The World Health Organization defines mass casualty incidents (MCI) as disasters and major incidents characterized by quantity, severity, and diversity of patients that can rapidly overwhelm the ability of local medical resources to deliver comprehensive and definitive medical care.
A mass casualty incident occurs when the demand for clinical services brought on by a sudden event exceeds the capacity of a health care system to supply them. It can happen anywhere and at any time and impacts not only those directly involved in the incident, both patients and healthcare workers, but also the entire community.
For all hazards that cause mass casualties, a robust pre-existing emergency care and trauma system is essential to provide an effective initial response to mass casualty management (MCM) and vital for continuity of care for everyday emergencies. Emergencies arising from diverse hazards trigger mass casualty incidents affecting large groups of people and causing excess mortality, not only through direct effects of the event but prominently via disruption of essential healthcare services. In the immediate aftermath of a large-scale disaster, the ECS is likely to be the major functioning platform for maintaining general health care services for acute complaints.
Careful planning and preparation will minimize the risk of ECS disruption and will save lives. If needed, well prepared, emergency care systems can rapidly scale up efforts to respond to further health crises that may arise as a result of the disaster.
During an MCI, hospital-based Emergency Units (EU) often represent the frontline of the health system and are key to an effective emergency response. In particular, the EU may be the first point of contact with the health system for many people, providing timely recognition of timesensitive conditions, resuscitation and referral for severely wounded patients. In certain contexts, deployed EMTs may play the role of a frontline health facility.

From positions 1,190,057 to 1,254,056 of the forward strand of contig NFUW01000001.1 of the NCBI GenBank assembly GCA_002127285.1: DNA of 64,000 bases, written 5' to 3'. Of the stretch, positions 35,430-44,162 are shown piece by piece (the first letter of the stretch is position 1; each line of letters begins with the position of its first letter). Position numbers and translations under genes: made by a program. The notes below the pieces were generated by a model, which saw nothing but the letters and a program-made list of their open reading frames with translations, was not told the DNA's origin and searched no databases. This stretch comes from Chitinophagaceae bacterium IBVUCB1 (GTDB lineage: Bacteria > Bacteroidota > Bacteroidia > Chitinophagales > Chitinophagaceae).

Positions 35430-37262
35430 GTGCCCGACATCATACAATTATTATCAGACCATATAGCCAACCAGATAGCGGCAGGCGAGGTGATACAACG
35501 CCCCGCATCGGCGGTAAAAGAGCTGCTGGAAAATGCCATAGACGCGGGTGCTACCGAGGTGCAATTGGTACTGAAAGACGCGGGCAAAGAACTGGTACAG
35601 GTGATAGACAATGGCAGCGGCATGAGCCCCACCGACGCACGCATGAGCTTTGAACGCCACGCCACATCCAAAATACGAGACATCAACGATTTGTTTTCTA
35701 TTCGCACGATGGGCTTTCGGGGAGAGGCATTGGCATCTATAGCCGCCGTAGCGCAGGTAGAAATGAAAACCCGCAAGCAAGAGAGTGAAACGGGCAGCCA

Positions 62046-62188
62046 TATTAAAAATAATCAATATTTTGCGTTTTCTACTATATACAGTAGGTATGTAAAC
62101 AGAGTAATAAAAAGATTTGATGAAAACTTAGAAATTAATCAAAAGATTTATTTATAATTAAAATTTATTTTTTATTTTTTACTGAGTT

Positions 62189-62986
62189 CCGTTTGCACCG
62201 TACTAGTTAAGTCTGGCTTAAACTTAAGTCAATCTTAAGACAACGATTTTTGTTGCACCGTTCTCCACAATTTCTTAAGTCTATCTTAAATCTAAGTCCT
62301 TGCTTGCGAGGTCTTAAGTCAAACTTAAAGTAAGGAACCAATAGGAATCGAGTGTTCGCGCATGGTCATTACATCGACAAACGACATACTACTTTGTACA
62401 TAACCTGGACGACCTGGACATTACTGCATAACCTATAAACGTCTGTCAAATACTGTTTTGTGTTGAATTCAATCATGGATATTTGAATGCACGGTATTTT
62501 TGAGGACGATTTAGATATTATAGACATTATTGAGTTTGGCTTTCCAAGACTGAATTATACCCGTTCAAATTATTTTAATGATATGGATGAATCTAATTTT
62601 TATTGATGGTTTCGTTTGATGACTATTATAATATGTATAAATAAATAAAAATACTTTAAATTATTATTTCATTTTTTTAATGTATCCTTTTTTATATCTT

The WHO Academy has developed the Mass Casualty Management Programme for frontline healthcare staff working in emergency units.
These include doctors, nurses, logistics support staff, management and technicians. MCM competence related micro and macro-credentials can be obtained through the Academy’s digital platform.
In order to better support governments, training institutions, professional societies and NGOs to enhance local capacity to manage a mass casualty incident, whenever possible the MCM Guide should be integrated into medical, paramedical and nursing undergraduate and postgraduate training programmes. Professional Societies have a paramount role in achieving this goal.
MCM is a complex multifaceted process and although the WHO Academy MCM programme is an EU centred programme, it also recognises that the EU alone is not independently adequate to address all aspects of an emergency. A successful mass casualty outcome requires coordination and collaboration from multiple governmental and organizational structures as well as all stakeholders within the response, which might include first responders, healthcare workers, hospital management, local, regional and in some instances, national authorities or Emergency Medical Teams.
Whenever available, WHO standards are applied in this document. Special considerations on MCM standards, and their applicability to deployed Emergency Medical Teams, have been added to each of the key MCM components. MCM training for EMTs, may be included as part of a wider package of training, for example Emergency Medical Teams Coordination Cell (EMTCC) training.